Luke Cavanaugh was an assistant editor at a large-scale, Los Angeles-based company which produced movie trailers, television spots and other promotional material. As assistant editor, Luke's main responsibility was to take the "editor's cut" of a film and break it down to get it ready for promotional distribution and sound mixing.
Luke's job dealt heavily with confidentiality. Friends and family members would often ask him for "the dirt" on the latest releases, especially with large-scale Hollywood productions. Because of these external factors, Luke and all other employee s of the production company were forced to sign confidentiality agreements at the beginning of employment. If these agreements were breached, the employee could be terminated and legally prosecuted.
The company had suffered from "leaks" in the past that resulted in harmful consequences such as lawsuits by the affected production companies. Most recently, Luke worked on the trailer for a highly anticipated third film of a trilogy. Hollywood and its many fans were itching to get a glimpse of the latest special effects and techniques used in the film. Luke's family and friends, though they were aware of his contractual obligations, pressured him to tell them about the film. Luke refused.
"I would undoubtedly choose not to do something like this-not just because it's unethical-but because I could get fired," he said.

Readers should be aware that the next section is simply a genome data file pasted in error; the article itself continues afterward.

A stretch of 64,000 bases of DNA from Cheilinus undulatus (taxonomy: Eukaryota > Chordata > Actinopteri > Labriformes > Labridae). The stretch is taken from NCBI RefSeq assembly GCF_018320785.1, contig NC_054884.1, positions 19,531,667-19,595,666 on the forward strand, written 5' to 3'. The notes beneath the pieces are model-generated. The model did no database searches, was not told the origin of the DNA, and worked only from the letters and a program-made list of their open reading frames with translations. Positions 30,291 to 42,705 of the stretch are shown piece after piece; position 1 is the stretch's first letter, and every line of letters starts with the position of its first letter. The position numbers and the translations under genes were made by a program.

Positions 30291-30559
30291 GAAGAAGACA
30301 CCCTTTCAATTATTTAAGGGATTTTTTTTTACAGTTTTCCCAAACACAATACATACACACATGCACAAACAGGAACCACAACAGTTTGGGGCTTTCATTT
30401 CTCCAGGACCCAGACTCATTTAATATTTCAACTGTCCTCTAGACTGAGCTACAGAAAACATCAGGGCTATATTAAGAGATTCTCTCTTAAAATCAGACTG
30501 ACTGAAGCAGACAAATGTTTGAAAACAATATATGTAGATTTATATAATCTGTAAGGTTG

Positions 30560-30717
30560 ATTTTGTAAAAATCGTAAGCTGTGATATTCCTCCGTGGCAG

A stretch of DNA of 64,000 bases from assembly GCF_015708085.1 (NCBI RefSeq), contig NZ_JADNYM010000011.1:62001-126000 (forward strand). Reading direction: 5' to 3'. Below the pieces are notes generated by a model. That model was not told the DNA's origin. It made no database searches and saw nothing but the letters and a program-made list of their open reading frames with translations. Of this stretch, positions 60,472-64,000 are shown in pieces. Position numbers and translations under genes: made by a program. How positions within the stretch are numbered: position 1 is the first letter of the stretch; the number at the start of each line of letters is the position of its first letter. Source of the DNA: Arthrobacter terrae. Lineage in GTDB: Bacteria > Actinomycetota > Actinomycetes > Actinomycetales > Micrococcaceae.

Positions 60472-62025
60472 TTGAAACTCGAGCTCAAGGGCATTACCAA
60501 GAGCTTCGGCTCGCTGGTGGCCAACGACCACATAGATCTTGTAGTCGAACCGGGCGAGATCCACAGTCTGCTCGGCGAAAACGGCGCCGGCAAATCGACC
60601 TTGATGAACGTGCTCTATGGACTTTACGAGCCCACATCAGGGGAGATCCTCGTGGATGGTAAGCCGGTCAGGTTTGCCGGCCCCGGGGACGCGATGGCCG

Even with the tight security, Luke arrived at work one morning to find that his trailer had leaked onto the Internet and was available on fan websites and blogs. The trailer had already been passed for inspection to other employees, so it was impossible to determine where the leak originated. Luke worried about the security of his job-although this leak wasn't his fault, he feared repercussions from the filmmaker and producers who entrusted him with their movie.
To his surprise, the leaked version of the trailer inspired a cult following in advance of the upcoming release. Instead of hurting sales and revealing secrets, the leaked trailer drew a bigger crowd than expected and sparked unintentional advertising via the Internet.
"I take the confidentiality agreements seriously-anyone in this industry has to," said Luke. "I don' t know who leaked the video, but I'm lucky that it helped the movie. If it hadn't, I would have faced a lot of pressure from those above me and struggled to regain their trust."
- Do you think it would be wrong for Luke to share information about coming releases with friends and family? Why or why not?
- What are acceptable and unacceptable requirements of a confidentiality agreement with an employee?
- Was it wrong for Luke's unknown fellow employee to release the trailer, even if it resulted in increased publicity for the movie?
- What precedent is this situation setting by not investigating the leak?
- What is the harm in a leaked trailer?
Jessica Silliman was a 2006-07 Hackworth Fellow at The Markkula Center for Applied Ethics.